Citing recent budget cuts as well as seasonal drops in work, the University of Iowa, as well other other colleges in the U.S. announced Monday that they will be humanely putting down 50 Teaching Assistants in the coming week.
“Some of them might become professors, get tenure, and get put out to pasture,” said Trish Chasseur, Head of the Iowa Wildlife Management Department. “But for most of them, it comes down to a budget problem. Each TA we keep requires food, shelter, and high-speed Internet connection, as well as health insurance. The costs can really creep up on you, and this is a business, after all.”
The Iowa TAs, primarily graduate students in their mid-twenties native to the prairie habitats of Central Iowa, will be euthanized using a combination of ethical methods employed by regional slaughterhouses.
“They’re beautiful creatures; it’s really a shame,” continued Chasseur, feeding a carrot to a bearded TA named Lucas Murphy. “If it was up to me, we’d sell licenses to hunt a few of them a year, and use the profits from that to fund a wildlife preserve.”
The decision has been met with some backlash from the community, and the formation of the organization PETTA, People For The Ethical Treatment Of Teaching Assistants. They have staged several protests, and claimed responsibility for vandalizing the Old Capitol Mall with the slogan, “TAs are People Too!” The greater Iowa City community, however, remains unfazed.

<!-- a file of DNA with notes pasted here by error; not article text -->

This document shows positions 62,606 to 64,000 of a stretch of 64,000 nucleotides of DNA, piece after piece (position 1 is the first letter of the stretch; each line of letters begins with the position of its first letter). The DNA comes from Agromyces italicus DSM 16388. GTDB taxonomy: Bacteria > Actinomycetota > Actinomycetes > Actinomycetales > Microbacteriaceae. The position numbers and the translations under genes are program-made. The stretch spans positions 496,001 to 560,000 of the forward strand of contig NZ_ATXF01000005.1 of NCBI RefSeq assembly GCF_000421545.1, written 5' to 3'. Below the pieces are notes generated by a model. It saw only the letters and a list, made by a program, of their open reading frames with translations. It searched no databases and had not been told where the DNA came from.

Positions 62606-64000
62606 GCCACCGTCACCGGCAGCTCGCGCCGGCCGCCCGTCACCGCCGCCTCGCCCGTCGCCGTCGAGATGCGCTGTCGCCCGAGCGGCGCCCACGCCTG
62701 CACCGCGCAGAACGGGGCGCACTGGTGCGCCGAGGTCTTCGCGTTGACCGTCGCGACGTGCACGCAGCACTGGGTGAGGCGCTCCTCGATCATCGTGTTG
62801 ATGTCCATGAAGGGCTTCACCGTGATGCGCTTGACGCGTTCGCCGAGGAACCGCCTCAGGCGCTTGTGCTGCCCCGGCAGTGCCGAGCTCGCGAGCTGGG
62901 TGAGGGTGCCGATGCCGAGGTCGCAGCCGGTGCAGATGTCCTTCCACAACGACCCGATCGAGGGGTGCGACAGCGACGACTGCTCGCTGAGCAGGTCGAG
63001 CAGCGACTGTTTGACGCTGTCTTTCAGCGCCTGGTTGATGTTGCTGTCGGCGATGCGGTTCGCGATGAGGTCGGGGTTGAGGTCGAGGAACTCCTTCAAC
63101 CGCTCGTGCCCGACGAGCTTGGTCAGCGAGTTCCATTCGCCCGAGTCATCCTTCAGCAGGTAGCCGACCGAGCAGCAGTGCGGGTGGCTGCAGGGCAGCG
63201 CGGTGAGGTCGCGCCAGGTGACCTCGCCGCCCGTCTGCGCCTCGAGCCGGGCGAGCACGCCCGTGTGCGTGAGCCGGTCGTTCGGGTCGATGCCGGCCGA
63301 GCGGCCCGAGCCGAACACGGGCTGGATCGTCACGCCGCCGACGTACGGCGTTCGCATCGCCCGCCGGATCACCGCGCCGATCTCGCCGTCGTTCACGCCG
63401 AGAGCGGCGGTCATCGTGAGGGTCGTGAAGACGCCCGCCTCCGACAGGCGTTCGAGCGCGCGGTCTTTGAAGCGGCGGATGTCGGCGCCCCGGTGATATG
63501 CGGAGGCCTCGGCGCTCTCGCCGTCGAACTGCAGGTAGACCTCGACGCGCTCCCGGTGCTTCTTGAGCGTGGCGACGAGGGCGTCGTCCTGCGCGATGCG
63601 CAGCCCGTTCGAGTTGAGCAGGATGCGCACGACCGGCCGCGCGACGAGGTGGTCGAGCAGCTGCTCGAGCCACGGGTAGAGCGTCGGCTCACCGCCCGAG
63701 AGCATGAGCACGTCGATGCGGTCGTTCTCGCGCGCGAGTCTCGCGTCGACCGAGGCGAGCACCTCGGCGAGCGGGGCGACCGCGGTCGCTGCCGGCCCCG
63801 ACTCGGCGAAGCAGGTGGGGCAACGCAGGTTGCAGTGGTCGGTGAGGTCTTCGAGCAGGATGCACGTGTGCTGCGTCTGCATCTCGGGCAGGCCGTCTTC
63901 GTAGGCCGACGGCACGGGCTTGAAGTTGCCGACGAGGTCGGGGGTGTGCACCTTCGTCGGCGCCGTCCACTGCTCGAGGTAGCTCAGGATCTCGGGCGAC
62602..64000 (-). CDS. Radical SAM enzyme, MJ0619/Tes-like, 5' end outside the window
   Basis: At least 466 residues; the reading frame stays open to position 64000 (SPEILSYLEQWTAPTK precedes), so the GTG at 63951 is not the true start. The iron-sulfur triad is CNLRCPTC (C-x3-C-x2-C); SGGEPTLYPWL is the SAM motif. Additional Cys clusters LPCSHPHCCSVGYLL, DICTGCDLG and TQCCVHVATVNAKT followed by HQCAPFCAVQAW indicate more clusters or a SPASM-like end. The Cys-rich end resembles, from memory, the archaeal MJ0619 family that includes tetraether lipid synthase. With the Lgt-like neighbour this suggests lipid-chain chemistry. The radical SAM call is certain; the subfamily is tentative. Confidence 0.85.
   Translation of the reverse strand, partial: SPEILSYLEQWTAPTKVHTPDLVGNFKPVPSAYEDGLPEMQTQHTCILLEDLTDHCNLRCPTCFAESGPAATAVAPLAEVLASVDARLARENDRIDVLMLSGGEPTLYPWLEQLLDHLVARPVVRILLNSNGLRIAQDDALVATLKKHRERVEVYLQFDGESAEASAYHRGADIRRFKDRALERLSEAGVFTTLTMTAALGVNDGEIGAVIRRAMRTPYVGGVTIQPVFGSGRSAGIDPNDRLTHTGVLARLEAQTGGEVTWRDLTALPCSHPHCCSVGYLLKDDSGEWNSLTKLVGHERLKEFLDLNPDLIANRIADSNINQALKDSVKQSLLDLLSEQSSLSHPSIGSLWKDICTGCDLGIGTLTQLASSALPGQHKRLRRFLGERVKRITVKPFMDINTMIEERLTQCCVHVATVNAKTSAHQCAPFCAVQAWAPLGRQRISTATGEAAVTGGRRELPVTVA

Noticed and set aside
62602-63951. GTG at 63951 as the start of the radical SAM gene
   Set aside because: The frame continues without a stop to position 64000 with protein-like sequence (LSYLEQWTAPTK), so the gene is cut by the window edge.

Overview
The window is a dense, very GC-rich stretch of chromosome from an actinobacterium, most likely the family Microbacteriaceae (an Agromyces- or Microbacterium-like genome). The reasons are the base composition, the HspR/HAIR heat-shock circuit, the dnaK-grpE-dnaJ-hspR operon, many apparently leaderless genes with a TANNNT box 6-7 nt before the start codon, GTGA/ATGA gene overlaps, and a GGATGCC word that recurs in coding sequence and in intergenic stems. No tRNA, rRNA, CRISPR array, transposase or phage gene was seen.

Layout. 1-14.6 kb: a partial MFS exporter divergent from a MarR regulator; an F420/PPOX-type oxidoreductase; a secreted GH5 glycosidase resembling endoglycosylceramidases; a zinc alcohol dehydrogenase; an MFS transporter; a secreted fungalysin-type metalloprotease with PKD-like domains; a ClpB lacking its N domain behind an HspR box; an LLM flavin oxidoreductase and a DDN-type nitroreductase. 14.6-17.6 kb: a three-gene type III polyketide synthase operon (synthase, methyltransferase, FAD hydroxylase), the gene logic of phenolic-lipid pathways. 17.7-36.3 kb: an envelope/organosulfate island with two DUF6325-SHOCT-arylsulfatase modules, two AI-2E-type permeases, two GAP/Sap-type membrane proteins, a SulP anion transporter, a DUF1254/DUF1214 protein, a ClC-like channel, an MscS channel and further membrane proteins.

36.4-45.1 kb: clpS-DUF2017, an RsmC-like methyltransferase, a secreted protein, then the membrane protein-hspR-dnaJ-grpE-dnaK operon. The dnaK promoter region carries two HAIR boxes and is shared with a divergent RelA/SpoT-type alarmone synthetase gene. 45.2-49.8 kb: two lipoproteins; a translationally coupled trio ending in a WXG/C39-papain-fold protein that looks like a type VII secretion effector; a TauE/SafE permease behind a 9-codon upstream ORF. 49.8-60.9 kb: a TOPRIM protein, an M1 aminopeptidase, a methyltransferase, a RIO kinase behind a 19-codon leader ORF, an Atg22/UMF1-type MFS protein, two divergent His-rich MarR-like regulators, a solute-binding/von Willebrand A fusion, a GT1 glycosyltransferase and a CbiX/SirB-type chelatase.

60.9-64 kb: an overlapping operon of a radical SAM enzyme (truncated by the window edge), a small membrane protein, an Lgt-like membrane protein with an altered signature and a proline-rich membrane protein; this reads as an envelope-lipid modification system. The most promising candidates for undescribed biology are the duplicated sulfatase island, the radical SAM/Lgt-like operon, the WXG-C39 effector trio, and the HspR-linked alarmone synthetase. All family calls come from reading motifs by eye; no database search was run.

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“I’m sorry if this isn’t ‘politically correct,’ but I grew up on a farm,” said Lucille Jimenez, mother of one of the condemned TAs. “And if one of the milker cows stopped pulling her weight, then that was that. Pa took her out back and we had steaks for a week.”
When pressed for an official statement on the controversy, Chasseur commented, “I’m proud to work here. Iowa has a great track record of humane treatment. Did you know we used to let the TAs free graze and study on the Pentacrest lawns? I’m trying to get that reinstated.”
Conservation experts have applauded the move, stating that culling the weak and emotionally fragile in the current population of TAs will actually strengthen the pack, as well as ensure that the next generation of TAs, currently senior undergraduates, will have a place to move into when they come of age.
Contrary to widespread rumors, however, the university will not engage in the controversial TA breeding programs seen in other schools like Iowa State, and will maintain a strong commitment to cracking down on organized gambling based around underground TA fighting.
“It’s hard not to get attached,” said Chasseur, stroking the thinning hair of a docile chemistry TA. “When they stare up at you with their big baleful eyes, it’s almost like they know what’s going on. It can make it that much harder to pull the trigger.”
At current, the university has plans to donate the bodies of the TAs to a number of scientific research centers around the county, as well as to the Des Moines Zoo, where they will be fed to the lions and tigers in a special public event.
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